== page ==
WorkSafe communication on workplace facilities, noise and hauler guarding

Fiona’s blog:WorkSafe raises concerns about things it has seen on sites recently

WorkSafe wants to bring to the industry’s attention concerns that have come to light during visits by Inspectors to forestry harvesting sites in recent months. These concerns relate to the provision of workplace facilities, mobile plant noise and hauler guarding. WorkSafe has indicated that in future Inspectors are likely to take action when they come across these problems.

Hauler guarding: WorkSafe says Inspectors have observed that fall and entrapment guarding on haulers is sometimes missing or ineffective. In the past, the risks created by this ineffective guarding might have been managed with rules and procedures. However, WorkSafe indicates it doesn’t think this is sufficient and that mechanical or technological solutions should be put in place. It says Inspectors will have a particular focus on guarding this year.

Noise: WorkSafe says it has also observed situations where workers in cabs may be exposed to sustained noise levels sufficient to cause permanent hearing damage. It says companies need to be sure that the equipment they are buying is safe in their operating environment under actual operating conditions.  Exposure to noise, as with other exposures, needs to monitored, and where risks are identified they need to be dealt with.

Workplace facilities: WorkSafe says Inspectors frequently visit workplaces where workers have to eat or seek weather protection in fuel-soaked containers, where there is no drinking water or facilities to wash hands and where workers need to toilet behind a tree. WorkSafe says from July it will begin enforcing regulations requiring forestry companies to provide appropriate facilities for workers. It says it appreciates the challenges this can present in a forestry context and will work with companies to find pragmatic solutions. Some of these pragmatic solutions have been identified during Safetree Contractor Certification audits and FISC will share these with the industry and WorkSafe.


WorkSafe’s communication on workplace facilities, hauler guarding and noise

Hauler Guarding

This year, WorkSafe’s Forestry Inspectors have had a particular focus on haulers.  We plan to report more fully on what we have observed, but we have become aware of a number of examples of inadequate guarding on machines, and in particular haulers, that we would like to bring to the industry’s attention.

The issues we have observed relate particularly to the serious risks of entrapment and falls from height. We are aware of previous incidents that have resulted in the amputation of limbs and can advise that, while investigating a recent fatality, a potentially life-threatening entrapment risk was identified.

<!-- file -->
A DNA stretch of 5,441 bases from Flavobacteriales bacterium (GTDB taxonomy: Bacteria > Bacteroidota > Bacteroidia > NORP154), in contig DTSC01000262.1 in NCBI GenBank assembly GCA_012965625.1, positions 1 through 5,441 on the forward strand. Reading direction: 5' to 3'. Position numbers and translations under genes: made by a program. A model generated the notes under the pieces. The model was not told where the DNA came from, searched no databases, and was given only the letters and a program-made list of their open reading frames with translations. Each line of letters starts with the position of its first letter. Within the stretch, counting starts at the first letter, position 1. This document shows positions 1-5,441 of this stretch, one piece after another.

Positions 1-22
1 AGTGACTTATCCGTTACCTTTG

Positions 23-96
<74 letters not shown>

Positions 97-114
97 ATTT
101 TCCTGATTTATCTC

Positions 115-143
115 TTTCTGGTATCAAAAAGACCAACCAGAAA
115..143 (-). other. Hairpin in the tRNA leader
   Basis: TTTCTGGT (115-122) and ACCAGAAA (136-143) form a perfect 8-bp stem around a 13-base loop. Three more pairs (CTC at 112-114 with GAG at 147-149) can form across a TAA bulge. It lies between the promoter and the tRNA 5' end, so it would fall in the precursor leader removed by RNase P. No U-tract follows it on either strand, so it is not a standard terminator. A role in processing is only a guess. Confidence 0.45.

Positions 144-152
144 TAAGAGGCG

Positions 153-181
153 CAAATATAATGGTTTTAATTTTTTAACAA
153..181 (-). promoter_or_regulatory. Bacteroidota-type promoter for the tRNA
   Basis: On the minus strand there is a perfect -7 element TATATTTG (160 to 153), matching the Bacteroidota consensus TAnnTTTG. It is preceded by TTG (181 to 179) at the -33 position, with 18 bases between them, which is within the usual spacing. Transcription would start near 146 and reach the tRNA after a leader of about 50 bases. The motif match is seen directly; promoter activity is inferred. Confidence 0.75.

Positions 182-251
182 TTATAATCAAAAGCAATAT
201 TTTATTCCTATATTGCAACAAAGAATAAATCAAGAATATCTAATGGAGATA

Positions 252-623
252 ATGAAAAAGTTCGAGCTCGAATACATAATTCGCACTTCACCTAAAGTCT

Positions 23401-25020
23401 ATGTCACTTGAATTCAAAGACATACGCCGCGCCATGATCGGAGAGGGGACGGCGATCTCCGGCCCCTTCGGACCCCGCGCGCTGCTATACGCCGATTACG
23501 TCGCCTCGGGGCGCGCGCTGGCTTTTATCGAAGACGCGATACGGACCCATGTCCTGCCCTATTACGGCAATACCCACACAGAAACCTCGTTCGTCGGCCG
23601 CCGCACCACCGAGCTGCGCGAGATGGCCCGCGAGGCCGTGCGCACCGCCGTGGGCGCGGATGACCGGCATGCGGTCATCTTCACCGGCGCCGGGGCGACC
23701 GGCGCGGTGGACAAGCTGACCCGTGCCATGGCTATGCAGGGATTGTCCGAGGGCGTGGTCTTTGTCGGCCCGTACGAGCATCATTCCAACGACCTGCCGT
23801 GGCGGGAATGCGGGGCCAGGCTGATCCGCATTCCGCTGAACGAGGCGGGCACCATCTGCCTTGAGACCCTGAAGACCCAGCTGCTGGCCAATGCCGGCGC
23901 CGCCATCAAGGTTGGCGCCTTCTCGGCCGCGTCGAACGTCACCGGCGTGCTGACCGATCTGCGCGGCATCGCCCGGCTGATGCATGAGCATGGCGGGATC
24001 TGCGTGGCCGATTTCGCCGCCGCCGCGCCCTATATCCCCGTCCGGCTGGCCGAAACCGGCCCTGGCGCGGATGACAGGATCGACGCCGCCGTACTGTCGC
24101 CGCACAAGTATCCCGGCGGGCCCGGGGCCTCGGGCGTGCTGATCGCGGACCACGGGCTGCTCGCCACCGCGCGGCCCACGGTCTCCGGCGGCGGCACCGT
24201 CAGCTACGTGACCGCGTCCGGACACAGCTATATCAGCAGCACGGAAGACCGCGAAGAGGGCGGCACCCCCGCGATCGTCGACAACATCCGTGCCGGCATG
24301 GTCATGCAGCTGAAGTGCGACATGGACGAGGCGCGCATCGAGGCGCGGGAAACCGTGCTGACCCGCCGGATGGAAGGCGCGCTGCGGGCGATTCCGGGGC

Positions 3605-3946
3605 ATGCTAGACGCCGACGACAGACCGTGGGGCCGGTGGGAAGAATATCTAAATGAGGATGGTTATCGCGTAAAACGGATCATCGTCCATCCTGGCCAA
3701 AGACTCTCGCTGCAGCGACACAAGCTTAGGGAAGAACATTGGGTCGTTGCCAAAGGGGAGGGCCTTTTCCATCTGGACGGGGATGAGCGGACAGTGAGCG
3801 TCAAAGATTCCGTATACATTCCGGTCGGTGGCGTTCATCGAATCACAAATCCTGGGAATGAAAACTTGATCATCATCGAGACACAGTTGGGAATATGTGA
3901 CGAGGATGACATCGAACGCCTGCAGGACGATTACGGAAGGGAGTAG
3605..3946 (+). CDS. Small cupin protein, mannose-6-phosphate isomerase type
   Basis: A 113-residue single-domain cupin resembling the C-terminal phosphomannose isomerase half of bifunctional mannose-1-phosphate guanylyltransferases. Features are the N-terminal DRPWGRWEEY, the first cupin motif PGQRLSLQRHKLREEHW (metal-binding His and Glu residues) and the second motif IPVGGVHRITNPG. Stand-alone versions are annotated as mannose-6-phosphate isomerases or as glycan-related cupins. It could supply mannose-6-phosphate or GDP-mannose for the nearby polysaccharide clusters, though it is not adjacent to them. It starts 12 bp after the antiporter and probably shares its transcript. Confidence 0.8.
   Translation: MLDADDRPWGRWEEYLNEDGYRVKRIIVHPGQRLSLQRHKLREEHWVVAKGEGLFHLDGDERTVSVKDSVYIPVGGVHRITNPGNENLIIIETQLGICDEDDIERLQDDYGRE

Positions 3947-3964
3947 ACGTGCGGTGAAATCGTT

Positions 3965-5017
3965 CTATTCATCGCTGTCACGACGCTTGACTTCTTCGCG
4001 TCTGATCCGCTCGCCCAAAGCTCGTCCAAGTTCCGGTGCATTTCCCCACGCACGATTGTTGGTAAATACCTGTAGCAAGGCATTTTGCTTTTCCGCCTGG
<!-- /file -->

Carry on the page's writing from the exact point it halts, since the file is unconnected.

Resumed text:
Specific issues our Inspectors have observed include original fall and entrapment guarding removed and not replaced, or modified or damaged so as to be ineffective.  We have also observed other risks that could be practically and effectively eliminated or managed, not being done so, including on new or quite new equipment.  This presents an unacceptable risk to workers and others associated with the work.

We are aware that some of these risks may be quite long standing and may have been previously managed using procedures and rules, rather than mechanical or technological solutions which would eliminate the risk or isolate the hazard. This is a similar situation in our mind to the risks presented by a sheet metal guillotine in a workshop being managed by a belief that “only an idiot would put their hand in there,”; a rule or sign advising of the risk and requiring workers to keep clear; or a yellow line on the floor.  Clearly, these are less effective measures than a mechanical guard or lock out.

The well-established way to keep people safe, and the practical effect of the Health and Safety at Work Act (HSWA), is that significant risks to people arising from work need to be eliminated where reasonably practical.  In HSWA this is defined as where the costs in doing so are not grossly disproportionate to the risk presented.   It is only where the risk cannot be eliminated that management of it should be considered.  Any management of these risks must be effective in all reasonably foreseeable circumstances.  These principles must be applied to these risks.

Those responsible for plant must ensure that it is safe for operators and others.